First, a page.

Slow Landscaping: A case for planting ancient trees.

Urban Sentinels

Almost by definition, cities are active, busy, bustling, ever-changing places where short-lived beings go about their busy days. Fast fashion, quick commerce, short election cycles – the world around us takes on various pace layers.

What better way to slow to slow things down than to seed cities with beings capable of living centuries or millennia? In what ways might a walk beneath ancient giants and twisted ancestors place us in a bigger here? A longer now?

The Long Now

Artist and musician Brian Eno once said that he wants to live in a “big here” and a “long now.” How long is your now? That is to say – what’s the timeframe in which you view our day to day? What timescale informs your decisions? Days? Months? Centuries?

In 01996, the LongNow Foundation (named by Eno) formed to “provide a counterpoint to today’s accelerating culture and [to] help make long-term thinking more common.” They define they now – the longnow – as the last 10 000 years and the next 10 000 years.

How differently would we act if we lived in a longer now? In what ways would our decisions change and in what ways might out priorities shift?

Slow Landscaping

The point of slow landscaping is to provide continuity in a fast-paced environment – to provide pause and contemplation – to remind us that we are the result of circumstances that extends way before (and after) us – that we’re living in the LongNow. Slow landscaping asks us to act in ways – and is an act in and of itself – that leaves future generations with more options than we inherited.

One strategy may be to plant long-lived trees on sites unlikely to be disturbed. A second more devious strategy might be to plant long-lived trees to protect existing and vulnerable sites from future disturbances or development.

Living longer than most buildings, slow landscapes would dictate the shape of the built environment – as opposed to the other way around. Cities and buildings would bend and shift to fit slow landscapes like geological features. Each tree would shape the fabric of the spaces it occupies. Poor architects and planners will hate them, but good ones will incorporate them into their designs.

Long-Lived Species

There are many long-living species to choose from – a quick google search yields a list of the world’s oldest individual trees – many of which are slow growing conifers living in high alpine environments. I’ve selected a handful suitable for growing in my local (Edmonton) environment. I encourage you to see what will grow where you live.

Bristlecone Pine (Pinus aristata) – 500 to 2500 years

One of three bristlecone pine species, P. aristata, can be found at local nurseries here in Edmonton and is a small to medium-sized tree (20 feet tall and 25 feet wide) native to the Blackhills of Colorado.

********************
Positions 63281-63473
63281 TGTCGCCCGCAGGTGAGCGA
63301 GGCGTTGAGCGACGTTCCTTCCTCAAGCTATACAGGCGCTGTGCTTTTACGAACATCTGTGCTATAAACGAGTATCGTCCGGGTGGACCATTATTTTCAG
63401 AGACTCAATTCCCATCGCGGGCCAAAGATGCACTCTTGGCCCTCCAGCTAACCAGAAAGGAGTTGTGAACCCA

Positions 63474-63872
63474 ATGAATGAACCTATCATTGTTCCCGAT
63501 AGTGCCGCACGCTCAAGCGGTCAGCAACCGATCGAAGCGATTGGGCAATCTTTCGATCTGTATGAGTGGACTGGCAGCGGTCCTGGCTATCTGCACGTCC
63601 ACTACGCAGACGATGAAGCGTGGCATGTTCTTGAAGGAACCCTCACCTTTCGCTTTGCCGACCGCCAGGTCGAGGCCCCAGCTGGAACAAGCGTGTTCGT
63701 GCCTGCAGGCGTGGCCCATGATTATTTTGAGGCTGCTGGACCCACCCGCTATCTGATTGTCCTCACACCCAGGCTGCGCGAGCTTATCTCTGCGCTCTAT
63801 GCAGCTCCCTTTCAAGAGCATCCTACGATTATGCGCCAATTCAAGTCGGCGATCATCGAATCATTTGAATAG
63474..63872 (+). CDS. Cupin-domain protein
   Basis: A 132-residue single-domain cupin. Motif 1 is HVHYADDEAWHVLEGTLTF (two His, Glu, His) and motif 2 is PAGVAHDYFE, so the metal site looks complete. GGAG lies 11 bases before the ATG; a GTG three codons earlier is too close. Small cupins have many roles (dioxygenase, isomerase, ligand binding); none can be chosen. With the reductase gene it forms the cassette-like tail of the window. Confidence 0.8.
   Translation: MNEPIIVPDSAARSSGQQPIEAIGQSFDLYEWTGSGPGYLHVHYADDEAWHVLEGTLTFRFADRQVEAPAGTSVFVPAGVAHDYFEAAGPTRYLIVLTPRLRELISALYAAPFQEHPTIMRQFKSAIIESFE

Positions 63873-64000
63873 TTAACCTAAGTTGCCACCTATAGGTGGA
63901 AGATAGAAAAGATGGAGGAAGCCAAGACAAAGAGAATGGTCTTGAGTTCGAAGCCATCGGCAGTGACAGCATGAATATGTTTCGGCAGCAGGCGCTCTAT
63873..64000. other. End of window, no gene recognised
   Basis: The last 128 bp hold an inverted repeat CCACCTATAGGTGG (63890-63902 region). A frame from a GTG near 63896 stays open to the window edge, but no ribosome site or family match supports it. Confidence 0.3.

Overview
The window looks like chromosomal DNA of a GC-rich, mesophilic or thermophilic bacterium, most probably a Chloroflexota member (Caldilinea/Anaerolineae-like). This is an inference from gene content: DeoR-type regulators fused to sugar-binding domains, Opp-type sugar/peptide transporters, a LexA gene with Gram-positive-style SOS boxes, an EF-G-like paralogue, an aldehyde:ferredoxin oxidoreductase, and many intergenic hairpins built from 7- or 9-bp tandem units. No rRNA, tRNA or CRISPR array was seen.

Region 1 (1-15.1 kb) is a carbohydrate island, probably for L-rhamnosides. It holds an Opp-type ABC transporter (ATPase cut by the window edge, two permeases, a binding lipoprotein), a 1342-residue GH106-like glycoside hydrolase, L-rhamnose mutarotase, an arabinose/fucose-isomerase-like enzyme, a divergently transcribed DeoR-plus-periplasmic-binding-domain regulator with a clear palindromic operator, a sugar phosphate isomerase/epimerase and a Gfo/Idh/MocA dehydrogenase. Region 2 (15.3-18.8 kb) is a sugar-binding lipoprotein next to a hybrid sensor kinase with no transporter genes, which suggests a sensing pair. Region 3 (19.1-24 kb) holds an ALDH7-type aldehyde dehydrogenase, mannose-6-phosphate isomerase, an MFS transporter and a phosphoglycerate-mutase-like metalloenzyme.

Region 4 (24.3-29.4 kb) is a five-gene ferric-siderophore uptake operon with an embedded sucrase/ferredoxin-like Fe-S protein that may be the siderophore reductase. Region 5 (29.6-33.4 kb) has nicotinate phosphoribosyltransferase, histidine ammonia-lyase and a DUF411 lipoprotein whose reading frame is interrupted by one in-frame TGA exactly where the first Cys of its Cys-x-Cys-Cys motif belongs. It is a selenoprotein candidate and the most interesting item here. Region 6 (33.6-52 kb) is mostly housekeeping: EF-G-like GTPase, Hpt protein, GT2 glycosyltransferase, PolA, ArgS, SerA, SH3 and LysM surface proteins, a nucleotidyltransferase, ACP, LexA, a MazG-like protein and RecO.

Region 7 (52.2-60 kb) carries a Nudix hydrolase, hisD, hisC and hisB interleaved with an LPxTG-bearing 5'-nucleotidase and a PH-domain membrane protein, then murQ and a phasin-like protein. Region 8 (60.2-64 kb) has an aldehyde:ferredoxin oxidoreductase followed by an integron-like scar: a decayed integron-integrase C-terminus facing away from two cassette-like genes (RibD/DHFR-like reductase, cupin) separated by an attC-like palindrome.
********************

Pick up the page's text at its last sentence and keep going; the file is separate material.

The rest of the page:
I know of at least one bristlecone pine growing at the Goerge Pegg Botanic Garden near Glenevis, Alberta (an hour West of Edmonton). Read more about this bristlecone pine at conifers.org.

Korean Pinenut (Pinus koraiensis) – 500 years

Koren Pinenut is a slow-growing giant that produces edible nuts. Reportedly hardy to USDA zone 3, the Korean Pinenut is native to parts of Korea, Manchuria, Eastern Russia, and Japan. The tree can reportedly reach 100 feet, though, 30 to 50 feet is more typical for trees under cultivation. Plant one now and you’ll be harvesting pine nuts in 15 to 45 years – expect a yield of 10 to 20 pounds per tree. Bring a ladder.

Whitebark Pine (Pinus albicaulis) – 500 to 1200 years

Native to the high elevations of Alberta’s mountains, the whitebark pine is a long living Alberta tree with significant ecological value for wildlife (having coevolved with local nuthatches who bury and inadvertently propagate seeds. Like the Korean Pinenut, the seeds are edible, though, smaller.

The Whitebark pine is slow growing and can take on various forms depending on the harshness of its location. At high elevations, it sometimes grows as a multi-stemmed shrub but has the potential to get as large as 70 feet tall and 45 feet wide in more favorable conditions. The oldest recorded tree is 1200 years old.

The Whitebark Pine is currently a species under threat due to white pine blister rust, mountain pine beetle, and the ill effects of fire suppression. The most comprehensive sources of information on Whitebark pine that I could find is an Alberta Conservation Association report from 2007 and a profile on conifers.org.

Alpine Larch (Larix lyallii) – 500 to 1500 years

A native Alberta tree found at high altitudes in the Rocky Mountains. Alpine Larch can grow anywhere from 30 to 80 feet tall depending on elevation – growing shorter at higher elevations. Soft green needles turn golden and fall off each year.

The oldest Alpine Larch is in Kananaskis and reported to be over 1900 years old. More information at conifers.org.

Honourable Mention: Trembling Aspin (Populus tremuloides) – 80 000+ years

The trembling or quaking aspen grows locally in Alberta is has the potential to live for tens of thousands of years due to its massive underground root system that perpetually sends up new trunks. Though individual trunks – that present as individual trees – are short-lived, the plant as a whole can grow to be ancient.

The oldest know trembling aspen is named Pando growing in Utah’s Fishlake National Forest. Pando is a single male aspen tree estimated to be over 80 000 years old. Pando covers a staggering 106 acres, has over 4000 trunks, and has a mass around 6 600 metric tonnes.

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